The final, which took place last Sunday as part of the Celtic Connections festival in Glasgow, featured six singers and musicians.
Graham, aged 23, was joined by fiddle players Jenna Reid (from Shetland), Sarah Naylor (from Skye) and Shona Donaldson (of Huntly), accordion player Tom Orr (of Lanark) and clarsach player and singer Rosie Morton (from Edinburgh).
Each contestant performed for about 15 minutes, with or without accompanists. All performed to a standard which made judging very difficult, but the five judges arrived at a unanimous verdict.
They rightly praised Graham's ambitiousness and the unwavering accuracy of his intonation throughout a variety of four Gaelic songs. He selected the anthemic "Canan nan Gaidheal", a poignant unaccompanied lament and a closing set which began with a fragment of a lost pibroch and accelerated into a frenetic reel and jig.
Graham performed all these with remarkable authority and expressiveness. He has a voice which would stand out in any company, as it had done the previous day during a concert featuring half a dozen of the top young Gaelic singers on the folk scene.
Ms Reid was the most experienced performer in the final, and her dazzling playing must have brought her close to the ultimate prize. Her singing is less distinguished, however, and she may have done better to present herself purely as an instrumentalist. The other fiddlers, Ms Naylor and Ms Donaldson, also performed well.
Ms Morton maintained the high standard of technical prowess and musicality set by all the finalists.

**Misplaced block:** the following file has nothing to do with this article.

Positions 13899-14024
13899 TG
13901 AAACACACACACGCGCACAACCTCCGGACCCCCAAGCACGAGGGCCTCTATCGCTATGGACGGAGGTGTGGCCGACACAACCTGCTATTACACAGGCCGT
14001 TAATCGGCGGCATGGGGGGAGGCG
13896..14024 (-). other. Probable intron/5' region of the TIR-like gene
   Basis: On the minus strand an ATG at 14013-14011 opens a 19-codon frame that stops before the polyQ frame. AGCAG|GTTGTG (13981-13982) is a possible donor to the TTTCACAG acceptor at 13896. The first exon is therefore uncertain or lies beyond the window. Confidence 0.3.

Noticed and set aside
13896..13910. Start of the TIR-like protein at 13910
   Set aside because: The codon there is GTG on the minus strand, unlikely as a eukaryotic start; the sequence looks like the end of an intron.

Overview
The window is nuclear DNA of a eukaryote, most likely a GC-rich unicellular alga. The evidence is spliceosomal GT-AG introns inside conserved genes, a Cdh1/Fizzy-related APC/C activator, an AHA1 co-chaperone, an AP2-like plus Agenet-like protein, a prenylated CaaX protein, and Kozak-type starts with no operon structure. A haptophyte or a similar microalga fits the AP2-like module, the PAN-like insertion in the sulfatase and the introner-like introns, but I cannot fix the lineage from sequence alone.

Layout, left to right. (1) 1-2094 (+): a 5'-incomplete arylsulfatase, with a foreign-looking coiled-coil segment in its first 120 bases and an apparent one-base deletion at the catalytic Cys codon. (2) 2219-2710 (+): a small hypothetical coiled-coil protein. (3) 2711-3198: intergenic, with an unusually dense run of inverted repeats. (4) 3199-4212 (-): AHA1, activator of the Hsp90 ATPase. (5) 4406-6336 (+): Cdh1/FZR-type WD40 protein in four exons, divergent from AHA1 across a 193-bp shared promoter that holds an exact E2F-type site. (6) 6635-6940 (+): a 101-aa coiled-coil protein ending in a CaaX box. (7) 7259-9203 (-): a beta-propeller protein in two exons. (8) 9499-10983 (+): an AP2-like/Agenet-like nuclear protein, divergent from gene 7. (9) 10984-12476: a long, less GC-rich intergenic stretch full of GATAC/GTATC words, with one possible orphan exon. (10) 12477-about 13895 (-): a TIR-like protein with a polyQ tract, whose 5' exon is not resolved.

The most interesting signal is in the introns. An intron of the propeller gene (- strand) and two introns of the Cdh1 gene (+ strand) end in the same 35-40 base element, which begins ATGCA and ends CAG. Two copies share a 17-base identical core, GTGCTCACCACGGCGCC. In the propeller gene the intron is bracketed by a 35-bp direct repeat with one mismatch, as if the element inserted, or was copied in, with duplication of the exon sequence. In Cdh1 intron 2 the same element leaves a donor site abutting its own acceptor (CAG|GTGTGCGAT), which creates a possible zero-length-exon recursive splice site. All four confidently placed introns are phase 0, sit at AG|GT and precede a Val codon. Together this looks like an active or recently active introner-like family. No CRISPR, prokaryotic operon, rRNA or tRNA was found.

Mr Orr was probably the least experienced performer, but that will surely be recitifed soon. Each of the previous winners - fiddler Gillian Frame, singer and accordionist Emily Smith, and fiddler and guitarist Anna Massie - and many of the previous contestants are now making their way in the music business.
The success of the competitors is indicative of the current renaissance of traditional music in Scotland. The Celtic Connections opening concert, Harvest, in which Capercaillie's Donald Shaw marshalled a massed band of distinguished Celtic musicians and 77 students (mostly aged 14-18) from the Feisean movement, underlined the Feisean's excellent work over the past 15 years.
The various traditional music courses at places such as the National Centre of Excellence in Traditional Music in Plockton (for school age students), the Royal Scottish Academy of Music and Drama and Strathclyde University have helped to sustain and develop that grassroots growth and the results are now evident everywhere on the folk scene. The plethora of players adept on more than one instrument is also partly a legacy of these courses.
Musicians who reach the final of this competition represent the cream of the crop from a bountiful harvest that reflects a remarkable turnaround not only in the way that traditional music is performed in Scotland, but also in the way it is perceived by young people. A lot of hard work has gone into changing that situation but the rewards are now being reaped in handsome fashion.